The pop star was known for staying mum about politics -- and then Donald Trump got elected as president. Starting in 2018, she spoke up about voting for Democrats in the Tennessee election that year and encouraged others to vote and speak out against “fear-based extremism.” She also released the political anthem "Only the Young," from her documentary, Miss Americana, in January, and recently slammed Trump's handling of the USPS ahead of the 2020 election.
The "Smile" singer proudly and loudly supported Hillary Clinton during the 2016 presidential election, mocked President Trump and then-British Prime Minister Theresa May in her 2017 BRIT Awards performance and got political while singing "Chained to the Rhythm" at the 2017 GRAMMYs, among other political proclamations. In June 2020, she co-headlined Rock the Vote's Democracy Summer 2020 event; the movement encourages people to get to the polls in November. The pop star also loves an excuse to dress up in sparkly patriotic gear, and how can we blame her?
The Will & Grace star began a new chapter in 2020, launching the podcast The Dissenters, a weekly show where Messing and her co-host, I Am a Voter founder Mandana Dayani, interview people they've dubbed "dissenters," a term borrowed from Supreme Court justice Ruth Bader Ginsburg’s infamous "I dissent" line. "I am more fulfilled by this than I ever imagined I would be," Messing told ET in August 2020. “I feel so grateful and I do feel good about putting out something positive and uplifting and empowering during a time where everyone is really suffering and struggling." Messing's interests in politics kicked into a different gear amid the 2016 election. Since then, she's become one of President Donald Trump's most vocal critics online. She's even been mean-tweeted by the commander in chief!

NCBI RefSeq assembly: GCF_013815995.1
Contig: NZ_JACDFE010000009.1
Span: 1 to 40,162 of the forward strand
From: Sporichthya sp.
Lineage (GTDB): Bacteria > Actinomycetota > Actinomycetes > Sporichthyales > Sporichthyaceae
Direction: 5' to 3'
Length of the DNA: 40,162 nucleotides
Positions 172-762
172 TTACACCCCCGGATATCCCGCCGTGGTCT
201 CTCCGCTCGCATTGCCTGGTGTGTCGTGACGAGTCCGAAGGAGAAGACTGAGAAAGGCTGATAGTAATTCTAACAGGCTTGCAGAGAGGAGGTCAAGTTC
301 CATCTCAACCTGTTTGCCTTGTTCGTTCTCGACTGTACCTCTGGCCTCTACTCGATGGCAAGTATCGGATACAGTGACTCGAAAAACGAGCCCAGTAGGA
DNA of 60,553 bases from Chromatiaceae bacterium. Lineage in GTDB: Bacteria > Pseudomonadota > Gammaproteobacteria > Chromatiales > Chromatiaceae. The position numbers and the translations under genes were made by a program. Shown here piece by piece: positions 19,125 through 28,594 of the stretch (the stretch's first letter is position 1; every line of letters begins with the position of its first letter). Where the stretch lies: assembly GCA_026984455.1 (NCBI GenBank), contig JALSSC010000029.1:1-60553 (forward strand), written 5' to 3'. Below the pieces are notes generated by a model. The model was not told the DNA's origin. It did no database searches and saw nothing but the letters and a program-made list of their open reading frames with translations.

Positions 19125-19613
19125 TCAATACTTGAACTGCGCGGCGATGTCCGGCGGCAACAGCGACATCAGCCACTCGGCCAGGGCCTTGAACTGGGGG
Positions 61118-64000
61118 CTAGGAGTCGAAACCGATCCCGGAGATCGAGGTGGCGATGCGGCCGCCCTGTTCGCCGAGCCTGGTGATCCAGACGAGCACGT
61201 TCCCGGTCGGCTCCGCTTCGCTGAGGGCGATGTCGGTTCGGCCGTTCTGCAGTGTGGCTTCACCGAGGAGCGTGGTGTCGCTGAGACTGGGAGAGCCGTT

The Insecure actor has gone to battle in the war against racism and police brutality. Following the deaths of George Floyd and Breonna Taylor, Sampson was beaten with a baton by police and shot with rubber bullets during a Black Lives Matter march last month, but that hasn't deterred him from being a vocal proponent of defunding police budgets. Sampson, who is also the founder of the non-partisan grass roots social justice group BLD PWR, penned an open letter calling out Hollywood for lacking a “true commitment” to inclusion and for contributing to the “criminalization of Black people, the misrepresentation of the legal system, and the glorification of police corruption and violence.”
She may be a British royal now, but Markle is forever an American girl. She is also one who has always been politically active. In 2020, she and husband Prince Harry moved from England to California, and the former Suits star has been making her voice heard now that she's back in the States. In July, she spoke to Marie Claire on the importance of voting, and reiterated her stance one month later, teaming up with Michelle Obama's When We All Vote to participate in the United State of Women's virtual "Couch Party." "When I think about voting and why this is so exceptionally important for all of us, I would frame it as: We vote to honor those who came before us and to protect those who will come after us," she expressed. "Because that is what community is all about and that's specifically what this election is all about." The Duchess of Sussex also encouraged young women to "keep pushing" for change at the 2020 Girl Up Leadership Summit.
The pregnant model has never shied away from sharing her opinions and feelings, and that includes in the world of politics. Teigen has regularly decried Trump's policies, and as of late, she's happily shared her support for Vice Presidential nominee Kamala Harris. "Fell in love with both Kamala and Doug this day. cannot wait to vote for Momala," she captioned this throwback pic in August 2020.